The effect of the a-C coating on reducing friction was evaluated with an engine motoring tester using actual engine parts.
To meet the specifications of the valve lifter, a study was made of the typical topography of the a-C coating surface profile and the effect of the film thicknessagainst abrasive wear.
G2-1-11 Super-Hard and EGR-Resistant Coatings for Advanced Diesel Engines
K. Kazmanli, O. Keles, M. Urgen (Istanbul Technical University, Turkey); O.L. Eryilmaz, A. Erdemir, O.O. Ajayi (Argonne National Laboratory)
Exhaust Gas Recirculation (EGR) is an effective technology for controlling NOx emissions in diesel engines; however, it is harmful to the sliding surfaces of ring/liner assembly and other diesel engine components. Specifically, EGR causes heavy soot and particulate accumulations in lubricating oils and increases their total acid number (TAN) which in turn accelerates corrosion and wear. In this paper, we present the results of a systematic study focused on the development of EGR-resistant new materials and coatings. Specifically, we designed and developed a class of novel nanocomposite coatings that can drastically reduce friction and wear of sliding surfaces in EGR contaminated oils. These coatings are superhard (i.e., 35-60 GPa) and have strong affinity to react with additives in oils to form a protective boundary film that reduces friction and wear even under the harshest sliding conditions. These super-hard coatings are based on molybdenum nitride and copper, hence they are truly nano-composite and has the ability to restore lubricity, and to prevent corrosion and wear of critical engine components in advanced diesel engine applications. These coatings were able to lower friction and prevent wear in both the as received and highly acidified EGR contaminated diesel engine oils. The acidified oils were prepared by adding 0.5, 1, and 2 vol.% H2SO4 into the EGR contaminated oils. Even in such oils, the coated surfaces experienced very little wear and still maintained a reasonably low friction coefficient (0.03).
G2-1-12 Successful Applications of Innovative PVD-CVD Technology in Machining, Forming and Automotive Industry
A. Farinotti, C. Carini (Lafer Spa, Italy)
In the last ten years a continuos development of thin film coatings allowed the final users to increase their productivity and reduce waste products with High Speed and Dry Machining operations. For these operations we will show how it has been possible to decrease significantly the cost/piece using tailored coatings and optimized cutting conditions, mentioning real production situations. Detailed examples will be given about the recoating of Solid Carbide Hobs, including an exclusive decoating technique for stripping Al-containing coatings from any substrate and preventing cobalt leaching or other chemical modifications on the metal surface. For forming and component industry a complete characterization of Superlattice CrN/NbN film will be shown, including a comparison to standard CrN regarding mechanical and tribological properties. Some interesting examples from the world of plastic forming and light alloys die-casting will be given; these applications are dominated by complex and simultaneous problems (such as corrosion, abrasive wear, demolding of the parts, quality of the surfaces) now successfully solved using coated moulds. Regarding components we will present some typical examples given the automotive industry where low friction, low roughness and high wear resistance are usually required; a last example will show the way of combining high mechanical efficiency with respect to the environment, using dump waste gases as fuels for cogeneration engines.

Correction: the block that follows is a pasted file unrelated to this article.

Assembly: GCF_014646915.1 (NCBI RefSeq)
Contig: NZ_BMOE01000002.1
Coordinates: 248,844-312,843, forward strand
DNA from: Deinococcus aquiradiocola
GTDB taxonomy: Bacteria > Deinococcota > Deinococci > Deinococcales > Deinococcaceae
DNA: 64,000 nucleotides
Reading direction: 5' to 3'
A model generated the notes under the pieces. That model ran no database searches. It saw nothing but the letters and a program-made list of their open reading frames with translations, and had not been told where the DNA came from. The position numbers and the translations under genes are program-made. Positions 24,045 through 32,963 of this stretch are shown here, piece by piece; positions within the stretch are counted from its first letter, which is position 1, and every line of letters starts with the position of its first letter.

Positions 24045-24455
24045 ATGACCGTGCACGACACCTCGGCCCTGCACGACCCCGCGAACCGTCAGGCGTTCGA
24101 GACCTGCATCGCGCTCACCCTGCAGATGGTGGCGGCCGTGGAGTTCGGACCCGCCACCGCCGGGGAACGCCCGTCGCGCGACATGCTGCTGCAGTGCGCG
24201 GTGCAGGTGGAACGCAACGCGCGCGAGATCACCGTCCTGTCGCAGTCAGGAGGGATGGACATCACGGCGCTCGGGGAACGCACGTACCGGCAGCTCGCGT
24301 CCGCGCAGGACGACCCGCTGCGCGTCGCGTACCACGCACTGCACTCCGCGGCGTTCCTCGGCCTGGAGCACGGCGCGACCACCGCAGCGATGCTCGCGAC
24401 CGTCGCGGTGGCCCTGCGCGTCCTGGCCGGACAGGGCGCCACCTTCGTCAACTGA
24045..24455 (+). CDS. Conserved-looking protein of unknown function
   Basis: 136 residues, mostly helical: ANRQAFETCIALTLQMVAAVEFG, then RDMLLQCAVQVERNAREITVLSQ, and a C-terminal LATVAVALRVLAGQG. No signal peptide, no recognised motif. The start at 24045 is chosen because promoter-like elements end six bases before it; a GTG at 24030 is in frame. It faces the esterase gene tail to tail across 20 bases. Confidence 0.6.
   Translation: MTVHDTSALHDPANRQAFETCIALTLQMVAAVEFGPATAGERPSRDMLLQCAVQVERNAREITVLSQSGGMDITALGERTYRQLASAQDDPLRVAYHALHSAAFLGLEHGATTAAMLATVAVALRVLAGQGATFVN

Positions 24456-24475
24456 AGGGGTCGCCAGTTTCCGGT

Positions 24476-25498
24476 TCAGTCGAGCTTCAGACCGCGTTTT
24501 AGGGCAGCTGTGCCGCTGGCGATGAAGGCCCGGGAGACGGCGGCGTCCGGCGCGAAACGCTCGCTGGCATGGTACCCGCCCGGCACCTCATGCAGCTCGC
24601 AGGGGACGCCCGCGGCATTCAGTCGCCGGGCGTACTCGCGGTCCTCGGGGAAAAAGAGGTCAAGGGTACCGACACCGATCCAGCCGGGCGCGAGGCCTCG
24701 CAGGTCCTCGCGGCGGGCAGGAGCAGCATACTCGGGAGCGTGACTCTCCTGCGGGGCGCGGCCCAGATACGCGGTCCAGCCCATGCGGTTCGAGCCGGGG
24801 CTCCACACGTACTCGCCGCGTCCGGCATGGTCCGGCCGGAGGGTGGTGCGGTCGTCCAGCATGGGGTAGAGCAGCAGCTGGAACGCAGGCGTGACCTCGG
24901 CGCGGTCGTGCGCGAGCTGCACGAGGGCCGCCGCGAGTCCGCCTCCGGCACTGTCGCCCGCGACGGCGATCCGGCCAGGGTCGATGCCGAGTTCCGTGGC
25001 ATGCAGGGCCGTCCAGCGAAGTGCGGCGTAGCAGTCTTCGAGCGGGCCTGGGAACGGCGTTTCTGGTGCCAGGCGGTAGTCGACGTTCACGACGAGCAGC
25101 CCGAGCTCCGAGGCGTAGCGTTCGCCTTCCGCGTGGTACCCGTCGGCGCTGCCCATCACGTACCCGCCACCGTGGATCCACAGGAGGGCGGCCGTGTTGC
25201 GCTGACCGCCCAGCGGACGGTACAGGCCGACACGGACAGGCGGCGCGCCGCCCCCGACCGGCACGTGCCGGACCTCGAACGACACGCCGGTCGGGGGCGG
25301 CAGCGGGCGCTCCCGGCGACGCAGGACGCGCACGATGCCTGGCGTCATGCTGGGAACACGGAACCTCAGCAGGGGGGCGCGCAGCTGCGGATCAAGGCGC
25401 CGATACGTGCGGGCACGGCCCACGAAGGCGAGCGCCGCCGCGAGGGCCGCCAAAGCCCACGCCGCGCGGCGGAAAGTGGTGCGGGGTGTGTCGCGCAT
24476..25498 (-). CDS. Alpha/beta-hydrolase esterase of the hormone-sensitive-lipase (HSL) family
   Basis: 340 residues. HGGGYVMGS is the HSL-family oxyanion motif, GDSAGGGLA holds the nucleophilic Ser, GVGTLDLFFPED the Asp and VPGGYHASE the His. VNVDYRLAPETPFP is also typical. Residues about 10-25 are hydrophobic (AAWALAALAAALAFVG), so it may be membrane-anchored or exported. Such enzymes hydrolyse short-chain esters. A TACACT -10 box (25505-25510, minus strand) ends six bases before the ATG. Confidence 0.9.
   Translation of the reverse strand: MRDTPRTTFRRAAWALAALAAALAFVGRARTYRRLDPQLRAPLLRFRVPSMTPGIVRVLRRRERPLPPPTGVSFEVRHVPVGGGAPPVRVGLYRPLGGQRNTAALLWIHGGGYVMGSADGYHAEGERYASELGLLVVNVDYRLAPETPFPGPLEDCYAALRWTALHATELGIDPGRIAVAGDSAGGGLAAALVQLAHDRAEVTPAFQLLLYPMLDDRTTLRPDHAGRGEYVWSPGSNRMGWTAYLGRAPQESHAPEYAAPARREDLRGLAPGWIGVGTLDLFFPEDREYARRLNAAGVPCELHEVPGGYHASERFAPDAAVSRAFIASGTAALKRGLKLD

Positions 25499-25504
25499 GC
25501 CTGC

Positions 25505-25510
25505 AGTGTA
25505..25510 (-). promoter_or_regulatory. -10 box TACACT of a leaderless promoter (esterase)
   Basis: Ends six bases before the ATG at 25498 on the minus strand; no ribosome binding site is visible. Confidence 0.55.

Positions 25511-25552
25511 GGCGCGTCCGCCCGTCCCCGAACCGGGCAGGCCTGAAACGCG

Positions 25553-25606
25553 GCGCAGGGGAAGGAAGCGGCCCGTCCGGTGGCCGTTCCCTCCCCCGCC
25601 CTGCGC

G2-1-13 Functionality of Coatings in Automotive Applications
O.K. Massler (Oerlikon Balzers Coating AG, Liechtenstein)
The paper gives an overview over the materials employed in automotive coating applications, their properties and behaviour characteristics, as well as advanced requirements and approaches to meet them. Thin coatings have found their place in many areas of the automotive industry. Originally, the functions of the coatings, which have lead to their introduction into automotive applications were their resistance against adhesive and abrasive wear. The coatings used today are mainly carbon based materials, delivering an excellent wear resistance and low friction coefficent. Due to more and more complex requirement profiles, the design and extended behaviour fingerprint of the coating play a very important role for the anticipated performance enhancement. Besides the abrasive wear resistance and a low friction coefficient, fatigue resistance and other properties have become more important.
Using a flexible process technology, the coatings can be modified and enhanced by producing multilayer structures and tailoring the topography to suit the severe demands of modern automotive industry. The paper shows examples and explains the underlying coating concepts for a variety of applications in engines.